Data is the lifeblood of any organization. From structured information on production, marketing, sales, HR, finance, facilities, and operations to transaction-level data on suppliers, customers, and partners, it tells the story of a business. For years, companies have been mining data simply to figure out what it all means—essentially, to learn from the past and perform better in the present.

Now they are leveraging advances in technology such as in-memory computing, real-time analytics, and the IoT to create assumptions about what will happen in the future and take actions that drive optimal outcomes.

Eliminating risk

Supply chains are more global than ever, and as a result, fraught with more risk. Many companies are turning to the IoT to anticipate and mitigate this risk before it disrupts their business. Consider the mining industry. Trucks are the critical link to transport raw materials to either further process or sell them on the market. If one of these trucks stands still due to maintenance issues, losses to the company could run into the millions, as they only can sell what they get out of a mine and deliver.

With the help of sensors, companies can continually monitor their fleets and receive notifications on upcoming maintenance needs to prevent breakdowns before they occur. Critical components such as engines and braking systems, for example, can be connected by small IoT sensors that monitor their temperature, hydraulic pressure, container angle, position, and vibrations. The sensors transmit all data to a live dashboard, and if a key parameter such as temperature changes, it will trigger an alert for the radiator. This information is then automatically routed to the procurement system, where a replacement order for radiator hose and radiator cleaner is automatically processed in line with the company’s procedures and policies. Related maintenance service is scheduled with a qualified technician who will arrive as soon as the material arrives and perform the work before a fatal defect of the radiator causes the truck to literally stop in its tracks. Risk avoided.

Delivering value

Supply chains are no doubt complex — and the data within them even more so. But data is the new global currency. And the IoT holds the key to unlocking its value. With the IoT, companies can not only spot patterns and trends in their business but anticipate risk and changes and adapt their businesses to gain advantage.

For more on how data analysis is transforming business, see Living The Live Supply Chain: Why You Need Data Scientists.

The article originally appeared in Spend Matters. It is republished by permission.

Internet of Things – Digitalist Magazine

Procurement Meets The Jetsons

Fifty years ago, George Jetson and his cartoon family painted a vision for the future that technologists have been chasing ever since. And it is closer to becoming a reality than you might think.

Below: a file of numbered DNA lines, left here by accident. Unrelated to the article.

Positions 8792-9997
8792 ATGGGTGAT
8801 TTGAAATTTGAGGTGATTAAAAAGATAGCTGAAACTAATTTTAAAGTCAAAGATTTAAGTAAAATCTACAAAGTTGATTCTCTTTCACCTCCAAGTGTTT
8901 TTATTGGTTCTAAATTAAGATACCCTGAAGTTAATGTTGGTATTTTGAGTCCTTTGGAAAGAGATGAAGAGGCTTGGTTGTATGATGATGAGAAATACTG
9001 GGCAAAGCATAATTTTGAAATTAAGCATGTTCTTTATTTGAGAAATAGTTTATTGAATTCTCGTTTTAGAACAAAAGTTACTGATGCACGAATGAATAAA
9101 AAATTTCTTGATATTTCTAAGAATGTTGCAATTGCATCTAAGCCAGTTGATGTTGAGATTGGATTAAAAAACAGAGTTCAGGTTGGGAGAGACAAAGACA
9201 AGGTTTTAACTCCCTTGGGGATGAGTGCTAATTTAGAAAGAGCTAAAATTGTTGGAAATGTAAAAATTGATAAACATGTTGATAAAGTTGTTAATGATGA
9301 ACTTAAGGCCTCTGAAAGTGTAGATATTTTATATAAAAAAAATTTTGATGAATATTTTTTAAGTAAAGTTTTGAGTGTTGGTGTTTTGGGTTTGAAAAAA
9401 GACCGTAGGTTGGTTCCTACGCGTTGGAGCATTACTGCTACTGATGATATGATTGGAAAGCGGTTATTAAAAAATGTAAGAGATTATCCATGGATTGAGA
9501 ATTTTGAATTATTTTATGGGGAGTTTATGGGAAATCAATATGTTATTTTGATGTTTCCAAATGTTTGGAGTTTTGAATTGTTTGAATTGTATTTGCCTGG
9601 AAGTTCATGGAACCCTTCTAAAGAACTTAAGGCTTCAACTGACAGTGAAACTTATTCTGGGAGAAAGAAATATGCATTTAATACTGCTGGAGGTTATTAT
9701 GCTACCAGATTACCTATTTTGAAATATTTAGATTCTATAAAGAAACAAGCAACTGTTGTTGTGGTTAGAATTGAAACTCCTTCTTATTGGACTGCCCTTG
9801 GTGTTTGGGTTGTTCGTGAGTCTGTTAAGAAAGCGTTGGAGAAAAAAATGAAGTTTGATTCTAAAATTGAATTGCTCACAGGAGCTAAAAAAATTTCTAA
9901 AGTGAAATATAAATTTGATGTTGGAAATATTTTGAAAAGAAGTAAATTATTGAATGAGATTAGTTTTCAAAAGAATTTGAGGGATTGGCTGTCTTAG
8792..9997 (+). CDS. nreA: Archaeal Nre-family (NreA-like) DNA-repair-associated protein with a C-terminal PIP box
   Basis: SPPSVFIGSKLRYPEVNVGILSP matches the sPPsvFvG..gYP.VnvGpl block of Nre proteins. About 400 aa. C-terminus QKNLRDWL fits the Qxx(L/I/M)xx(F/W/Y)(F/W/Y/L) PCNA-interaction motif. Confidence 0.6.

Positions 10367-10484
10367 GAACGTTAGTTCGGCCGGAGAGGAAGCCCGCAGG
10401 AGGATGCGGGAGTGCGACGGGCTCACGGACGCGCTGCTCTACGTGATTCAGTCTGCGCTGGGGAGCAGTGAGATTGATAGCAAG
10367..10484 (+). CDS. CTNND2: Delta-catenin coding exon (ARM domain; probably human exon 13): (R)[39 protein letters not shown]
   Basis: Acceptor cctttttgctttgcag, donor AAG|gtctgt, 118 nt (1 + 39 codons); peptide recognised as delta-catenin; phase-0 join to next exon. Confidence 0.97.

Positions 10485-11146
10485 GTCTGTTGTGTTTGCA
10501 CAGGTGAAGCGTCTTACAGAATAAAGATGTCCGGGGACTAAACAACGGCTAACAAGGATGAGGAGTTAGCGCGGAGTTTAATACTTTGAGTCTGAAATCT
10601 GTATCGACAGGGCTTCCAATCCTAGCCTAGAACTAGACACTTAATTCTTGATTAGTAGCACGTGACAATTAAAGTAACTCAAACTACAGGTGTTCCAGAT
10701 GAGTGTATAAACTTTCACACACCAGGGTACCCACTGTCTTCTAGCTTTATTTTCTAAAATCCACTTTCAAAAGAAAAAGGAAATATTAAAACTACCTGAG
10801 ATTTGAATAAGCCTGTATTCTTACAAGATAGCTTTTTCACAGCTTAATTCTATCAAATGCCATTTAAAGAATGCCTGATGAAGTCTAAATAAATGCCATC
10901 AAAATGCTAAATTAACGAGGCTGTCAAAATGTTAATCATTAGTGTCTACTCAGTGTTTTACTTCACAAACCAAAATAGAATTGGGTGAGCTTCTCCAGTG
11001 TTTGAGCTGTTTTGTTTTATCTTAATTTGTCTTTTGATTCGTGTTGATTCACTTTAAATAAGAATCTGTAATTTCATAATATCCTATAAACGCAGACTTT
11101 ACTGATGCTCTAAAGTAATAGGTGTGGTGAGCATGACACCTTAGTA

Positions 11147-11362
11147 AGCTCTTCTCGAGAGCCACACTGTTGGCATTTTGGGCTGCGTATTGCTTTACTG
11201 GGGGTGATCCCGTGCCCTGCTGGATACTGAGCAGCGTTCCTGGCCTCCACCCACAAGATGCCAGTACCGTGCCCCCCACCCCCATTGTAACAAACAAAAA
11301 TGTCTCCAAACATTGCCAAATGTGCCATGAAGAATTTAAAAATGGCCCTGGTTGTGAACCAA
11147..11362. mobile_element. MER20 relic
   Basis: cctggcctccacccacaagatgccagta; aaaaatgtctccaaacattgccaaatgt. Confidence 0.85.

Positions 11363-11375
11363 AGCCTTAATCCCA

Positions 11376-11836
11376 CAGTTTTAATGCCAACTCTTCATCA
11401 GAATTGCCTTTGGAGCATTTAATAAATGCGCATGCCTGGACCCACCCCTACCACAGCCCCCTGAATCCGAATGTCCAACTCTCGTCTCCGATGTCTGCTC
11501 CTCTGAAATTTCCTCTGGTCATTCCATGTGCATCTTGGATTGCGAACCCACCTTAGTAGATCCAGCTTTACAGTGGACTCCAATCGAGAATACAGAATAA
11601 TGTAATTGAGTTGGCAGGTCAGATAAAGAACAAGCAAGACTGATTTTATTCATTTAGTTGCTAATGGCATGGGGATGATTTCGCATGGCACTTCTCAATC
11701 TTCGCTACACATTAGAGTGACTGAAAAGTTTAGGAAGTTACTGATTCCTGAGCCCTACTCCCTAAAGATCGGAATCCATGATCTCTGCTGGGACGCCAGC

We may not have flying cars, but driverless vehicles are on the streets around the globe, transporting passengers in places like Pittsburgh and Singapore. And Rosie the Robot may not be managing our lives, but we have Siri and Alexa.

Artificial intelligence and machine learning – along with the Internet of Things (IoT) – are fundamentally changing the way we live. And they are beginning to alter the way we work. Take procurement. Paper orders and invoices are all but dead. Electronic payments are taking hold. Buyers and sellers are meeting and collaborating online.

But we’ve only scratched the surface of what is possible. Driven by business networks and advances in the technologies underlying them, procurement will continue to digitize and transform. Here are three things you can expect in the year ahead:

1. Predictive requisitioning will become a reality

Stock-outs will become a thing of the past as bots controlled by artificial intelligence mine historical transaction data to identify items that need to be ordered and, unless directed otherwise, automatically purchase them in line with company policies before supply gets low. Think of it as a Rosie for procurement.

2. Procurement will get smarter

Machines will analyze billions of financial transactions alongside historical and real-time purchasing data and within minutes identify changes in buying patterns or pricing trends. Or scour intelligence from hundreds of global government, business, and other data sources to detect and mitigate forced labor in the supply chain. Armed with this intelligence, buyers will make more informed decisions faster than ever.

3. IoT will revolutionize risk management

Far from your father’s Internet, the IoT is rife with a host of data. And procurement will use it to manage risk in completely new ways. Delivery vehicles, for instance, will be connected and monitored in real time to proactively predict maintenance needs and prevent accidents or breakdowns.

If all of this seems a little far-fetched, just remember the Jetsons. Like the jet packs that propelled them, modern technology will lift procurement to new heights. And organizations that embrace the trends will will soar ahead of the competition.

Learn more about how robots are becoming human collaborators when you Bring Your Robot to Work.

Image: Ludie Cochrane via Flickr.

Internet of Things – Digitalist Magazine